Bill Christine

Bill Christine, whose first Kentucky Derby was in 1968, covered horse racing for 24 years for the Los Angeles Times. He covered every Triple Crown race from 1982 through 2005, and also reported on the first 22 runnings of the Breeders' Cup. Bill has won two Eclipse Awards for turf writing, five Red Smith Awards for best Kentucky Derby stories, two David Woods Awards for best Preakness stories and the National Turf Writers' Association's Walter Haight Award and Pimlico's Old Hilltop Award for career contributions to racing. He was part of the Los Angeles Times team that won a Pulitzer Prize in 1995 for its coverage of the Northridge earthquake the year before.

Bill is a former president of the National Turf Writers' Association. He has worked for the Thoroughbred Racing Associations, where he was assistant to the executive vice president, and is a former sports editor of the Pittsburgh Post-Gazette. He wrote Roberto!, a biography of the Hall of Fame baseball player Roberto Clemente, in 1972. Bill, who lives in Redondo Beach, California, is working on a history of Bay Meadows. Contact: bill.christine@yahoo.com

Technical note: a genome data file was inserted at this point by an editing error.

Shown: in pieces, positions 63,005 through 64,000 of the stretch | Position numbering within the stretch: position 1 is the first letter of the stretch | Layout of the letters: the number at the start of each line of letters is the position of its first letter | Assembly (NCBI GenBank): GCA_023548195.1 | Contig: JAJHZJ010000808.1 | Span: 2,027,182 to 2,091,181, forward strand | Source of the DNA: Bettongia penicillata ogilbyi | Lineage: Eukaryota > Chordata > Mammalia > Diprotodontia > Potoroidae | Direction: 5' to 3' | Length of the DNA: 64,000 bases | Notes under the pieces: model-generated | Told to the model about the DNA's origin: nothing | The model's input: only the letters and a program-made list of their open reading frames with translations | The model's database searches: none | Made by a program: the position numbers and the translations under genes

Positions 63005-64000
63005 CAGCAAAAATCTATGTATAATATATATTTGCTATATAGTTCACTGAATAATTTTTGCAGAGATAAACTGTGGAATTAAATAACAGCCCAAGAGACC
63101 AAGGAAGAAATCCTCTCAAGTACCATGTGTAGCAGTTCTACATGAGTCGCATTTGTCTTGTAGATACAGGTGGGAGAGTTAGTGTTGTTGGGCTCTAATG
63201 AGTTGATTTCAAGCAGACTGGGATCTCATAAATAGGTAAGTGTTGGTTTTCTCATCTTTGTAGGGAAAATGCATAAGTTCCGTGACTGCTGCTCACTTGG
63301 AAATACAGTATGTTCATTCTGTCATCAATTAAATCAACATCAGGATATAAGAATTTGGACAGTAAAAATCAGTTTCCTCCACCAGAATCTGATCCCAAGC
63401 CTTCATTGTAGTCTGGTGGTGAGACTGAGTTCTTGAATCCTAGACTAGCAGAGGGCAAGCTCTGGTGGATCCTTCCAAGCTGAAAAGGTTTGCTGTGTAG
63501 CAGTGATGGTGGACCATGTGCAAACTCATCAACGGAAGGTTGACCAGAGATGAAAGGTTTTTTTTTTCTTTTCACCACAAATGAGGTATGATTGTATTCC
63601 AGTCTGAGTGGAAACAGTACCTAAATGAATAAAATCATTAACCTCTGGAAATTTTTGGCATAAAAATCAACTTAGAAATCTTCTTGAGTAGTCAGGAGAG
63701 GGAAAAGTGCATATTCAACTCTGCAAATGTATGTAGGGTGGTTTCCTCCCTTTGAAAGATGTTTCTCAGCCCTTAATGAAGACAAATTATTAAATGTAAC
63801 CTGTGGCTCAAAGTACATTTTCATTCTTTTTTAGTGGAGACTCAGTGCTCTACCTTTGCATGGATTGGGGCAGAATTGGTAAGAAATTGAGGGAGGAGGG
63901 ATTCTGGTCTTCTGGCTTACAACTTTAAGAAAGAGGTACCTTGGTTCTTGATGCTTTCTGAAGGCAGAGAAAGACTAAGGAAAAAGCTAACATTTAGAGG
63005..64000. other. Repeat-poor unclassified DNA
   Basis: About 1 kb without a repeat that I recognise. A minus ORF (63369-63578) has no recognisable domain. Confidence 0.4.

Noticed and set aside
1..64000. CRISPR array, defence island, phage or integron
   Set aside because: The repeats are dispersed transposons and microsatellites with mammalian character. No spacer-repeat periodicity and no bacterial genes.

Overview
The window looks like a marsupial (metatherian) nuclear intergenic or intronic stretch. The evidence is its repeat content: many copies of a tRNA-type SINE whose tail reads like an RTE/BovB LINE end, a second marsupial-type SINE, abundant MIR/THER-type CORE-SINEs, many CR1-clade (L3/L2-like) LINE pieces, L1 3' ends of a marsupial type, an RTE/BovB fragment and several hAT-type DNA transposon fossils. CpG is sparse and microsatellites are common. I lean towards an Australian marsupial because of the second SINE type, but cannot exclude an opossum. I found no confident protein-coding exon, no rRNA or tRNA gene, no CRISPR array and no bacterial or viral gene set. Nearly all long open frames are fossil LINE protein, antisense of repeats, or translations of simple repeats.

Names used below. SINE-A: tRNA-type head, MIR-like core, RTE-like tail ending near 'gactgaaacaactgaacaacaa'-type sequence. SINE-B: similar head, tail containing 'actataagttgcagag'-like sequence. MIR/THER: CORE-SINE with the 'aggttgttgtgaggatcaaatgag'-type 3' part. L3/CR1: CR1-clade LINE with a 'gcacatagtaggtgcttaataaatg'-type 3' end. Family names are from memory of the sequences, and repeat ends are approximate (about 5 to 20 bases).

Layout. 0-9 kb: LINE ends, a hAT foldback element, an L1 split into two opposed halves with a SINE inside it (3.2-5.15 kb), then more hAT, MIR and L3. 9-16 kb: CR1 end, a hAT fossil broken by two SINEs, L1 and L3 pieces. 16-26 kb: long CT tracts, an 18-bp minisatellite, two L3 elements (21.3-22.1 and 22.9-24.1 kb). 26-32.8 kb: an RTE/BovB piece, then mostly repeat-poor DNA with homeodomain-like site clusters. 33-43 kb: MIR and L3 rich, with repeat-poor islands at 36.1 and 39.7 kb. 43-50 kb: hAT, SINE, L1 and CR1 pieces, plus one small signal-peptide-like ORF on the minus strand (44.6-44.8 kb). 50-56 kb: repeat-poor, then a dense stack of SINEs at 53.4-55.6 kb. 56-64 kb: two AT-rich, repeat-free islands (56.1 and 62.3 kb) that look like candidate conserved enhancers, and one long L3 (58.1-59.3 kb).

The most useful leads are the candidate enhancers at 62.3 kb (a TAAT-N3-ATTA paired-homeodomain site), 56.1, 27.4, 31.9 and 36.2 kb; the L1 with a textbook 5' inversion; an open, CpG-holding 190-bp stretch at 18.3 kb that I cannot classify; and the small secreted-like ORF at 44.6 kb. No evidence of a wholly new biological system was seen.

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Monday, March 24, 2008


The Mare Who Refuses To Lose


LOS ANGELES, March 25, 2008--By winning a one-mile stake Sunday at Sunland Park, the 5-year-old mare Peppers Pride, undefeated in 15 starts, caught up with Colin and Buckpasser. One more win and Peppers Pride catches the mixed bag of Citation, Mister Frisky, Cigar and Hallowed Dreams. Most of these horses are in the Racing Hall of Fame (Mister Frisky and Hallowed Dreams are not), and Peppers Pride will never be, which prompts more jaundiced observers to say that she doesn't belong on the same page with the others in the record book. Will Joe Allen, the owner-breeder of Peppers Pride, please take the stand.

First question: Have you quit beating your wife? No, scratch that.


First question: Can you stand the heat, now that you're in the kitchen? (Well-put, because Allen owns Joe Allen's Pit BBQ in Abilene, Texas).

"It's easy to be critical," Allen said. He is as down home as Will Rogers, as unpretentious as a church-mouse.

"We're not out for the record," Allen went on. "We're out for the mare. We've never said that she ranks up there with Citation or any of those other horses. We're not out for the fame and glory. Whether we set a record or not, all of this has sure been a lot of fun to me, and that's what matters."